Posts Tagged Green & Eco Friendly

Eco Friendly Paints

In our homes today there are some seriously bad new chemicals.  I have a friend of the family  that worked for a insurance company and his whole job was air quality.  After talking to him some he said something that kind of scared me.  top-paintsHe said even with the top of the life filtration systems in our homes today, the air quality is around 6 times more toxic than any of the worst air quality cities.  That’s kinda scary!

Now there are some things that you simply cannot reduce their toxicity because the value of having those chemicals is so great.  For example if you have a solar array, you will need to have several batteries to capture that power.  The batteries have all sorts of nasty chemicals but the value of have your computer running, a fridge and lights out weighs it.  Paint is the number one suspect when it comes to ruining the indoor air quality.  Thus, replacing it can make a huge impact on the problem.

That said, there are allot of things that we can do address this problem.  One of which is using Low-VOC (volatile organic compounds) which is the bad stuff.  Then there are other paints that are non-toxic which are basically you vegan version of paint, there are only natural ingredients in them.  So here is a round up of the best Low VOC and Non-Toxic paints  here

Turnbull Interview

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Here is a great interview with Elizabeth Turnbull, the Yale student who decided that dorms and rent weren’t for her financially and environmentally.  She built this house with the help of lots of folks in a workspace that she was rented to for free. That in combination with builder donations she was able to build this tiny house using renewable resources, non toxic materials and other eco friendly products.  Check out here story here

Why “The Tiny Life”?

So why embark on “the tiny life”?

The answer is found in stewardship– the wise use of one’s time, energy, fiscal and other resources.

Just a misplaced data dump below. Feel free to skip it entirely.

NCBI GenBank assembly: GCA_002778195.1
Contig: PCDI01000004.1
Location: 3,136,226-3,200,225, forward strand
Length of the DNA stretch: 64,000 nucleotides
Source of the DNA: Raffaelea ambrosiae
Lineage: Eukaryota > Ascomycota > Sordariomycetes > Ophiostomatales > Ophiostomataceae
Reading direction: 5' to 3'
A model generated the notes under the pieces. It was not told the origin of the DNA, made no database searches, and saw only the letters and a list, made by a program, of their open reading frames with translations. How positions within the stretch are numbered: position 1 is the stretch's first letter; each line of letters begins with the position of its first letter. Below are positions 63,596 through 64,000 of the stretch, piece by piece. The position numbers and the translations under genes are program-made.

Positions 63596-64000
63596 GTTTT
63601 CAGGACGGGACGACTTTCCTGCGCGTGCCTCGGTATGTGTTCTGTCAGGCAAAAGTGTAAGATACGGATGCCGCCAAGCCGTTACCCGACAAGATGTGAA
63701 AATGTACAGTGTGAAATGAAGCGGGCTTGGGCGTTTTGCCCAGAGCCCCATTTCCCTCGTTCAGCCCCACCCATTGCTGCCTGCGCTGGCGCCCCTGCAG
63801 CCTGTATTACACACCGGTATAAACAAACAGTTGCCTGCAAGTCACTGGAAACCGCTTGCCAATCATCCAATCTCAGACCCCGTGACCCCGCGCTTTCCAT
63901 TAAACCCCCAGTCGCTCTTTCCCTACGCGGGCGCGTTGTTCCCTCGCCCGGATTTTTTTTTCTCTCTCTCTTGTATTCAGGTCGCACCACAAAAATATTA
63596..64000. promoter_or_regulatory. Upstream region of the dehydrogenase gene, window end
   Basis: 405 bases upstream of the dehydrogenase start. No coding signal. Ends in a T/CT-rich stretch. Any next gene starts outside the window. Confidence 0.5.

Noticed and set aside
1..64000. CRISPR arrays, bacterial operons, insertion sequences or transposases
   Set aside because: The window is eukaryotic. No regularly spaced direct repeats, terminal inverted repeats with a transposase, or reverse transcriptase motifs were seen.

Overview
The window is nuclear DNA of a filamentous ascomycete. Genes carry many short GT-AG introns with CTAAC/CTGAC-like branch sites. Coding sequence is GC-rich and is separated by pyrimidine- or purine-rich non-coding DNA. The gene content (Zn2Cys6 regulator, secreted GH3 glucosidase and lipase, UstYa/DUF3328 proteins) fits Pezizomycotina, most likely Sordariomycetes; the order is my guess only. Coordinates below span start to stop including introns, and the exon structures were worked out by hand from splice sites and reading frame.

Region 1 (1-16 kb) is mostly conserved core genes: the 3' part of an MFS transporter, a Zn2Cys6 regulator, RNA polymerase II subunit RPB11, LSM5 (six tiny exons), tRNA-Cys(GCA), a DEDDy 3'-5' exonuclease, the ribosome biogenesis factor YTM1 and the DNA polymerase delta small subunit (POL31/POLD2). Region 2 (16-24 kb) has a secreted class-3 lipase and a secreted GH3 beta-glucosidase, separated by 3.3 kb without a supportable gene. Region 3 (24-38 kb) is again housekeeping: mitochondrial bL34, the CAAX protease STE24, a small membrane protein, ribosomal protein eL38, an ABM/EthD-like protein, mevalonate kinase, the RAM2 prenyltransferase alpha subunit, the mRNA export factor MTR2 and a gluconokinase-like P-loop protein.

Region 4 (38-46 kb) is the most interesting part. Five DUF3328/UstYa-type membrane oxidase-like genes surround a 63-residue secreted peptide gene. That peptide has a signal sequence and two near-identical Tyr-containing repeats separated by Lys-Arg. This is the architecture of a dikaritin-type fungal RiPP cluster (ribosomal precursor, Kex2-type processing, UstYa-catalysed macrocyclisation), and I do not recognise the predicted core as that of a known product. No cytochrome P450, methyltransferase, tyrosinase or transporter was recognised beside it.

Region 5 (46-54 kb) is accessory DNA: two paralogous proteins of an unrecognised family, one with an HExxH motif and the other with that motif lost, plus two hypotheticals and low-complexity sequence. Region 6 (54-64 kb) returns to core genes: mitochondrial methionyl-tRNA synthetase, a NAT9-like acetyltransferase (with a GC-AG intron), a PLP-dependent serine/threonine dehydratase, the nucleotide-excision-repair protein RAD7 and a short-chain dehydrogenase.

Are you wisely using the space in which you live?  Which room or rooms do you live in the most?  What happens to the others?  Are you bothered by all the space within your dwelling that is least occupied?Tiny House image

“Tiny” is the efficient use of space.  Admittedly, there is much less space to “expand” one’s life—one’s possessions and one’s decorative sense are two examples.  Where do we really live, though—in our dwellings or in our hearts and relationship space?

But “tiny” also means less money expended to maintain a larger space that has become for many of us an idol.  In 1963, my parents took on a 25-year mortgage on a new, two-story house with four bedrooms that cost $17,500.  That same home today can sell for close to $300,000.

How scales of economy have changed!  “Tiny” addresses the buying power of present dollars as much as it reflects  the desire not to buy into the myth that bigger is better.

Bigger is not necessarily better.  For most of us fascinated by tiny living, the exploration of all things tiny imparts hope.

-Greg

How Tiny isn’t just smart, its ethical

There is obviously a strong case for having small house, little houseits affordable, its simple, its well…allot of things.  But one thing that hadn’t occurred to me as of yet was that a Tiny home is ethical.  How so?  In a world of finite resources, we are using more and more of natural resources, well beyond our fair share and not accounting for generations to come.  In the past 10 years, Americans have consumed conservatively 25%  of the world’s natural resources!  Now do that math which means in 30 more years, we will be out of wood, coal, oil, minerals and folks, that’s something we are going to see in our lifetime.

So living Tiny means we use much less resources, thus reducing our impact on the world.  While I don’t expect so many people to selling off their mansions and living in 100 square feet, I foresee a strong trend to downsizing.

Tree Huger has a great article on this saying

When I hear the question, “Can large homes be green?,” I think the questioner is really asking, “Is it right for some people use more resources live in big homes  when they could live in smaller homes like the rest of us?” That question is not really about green building; it’s more about moral or social equity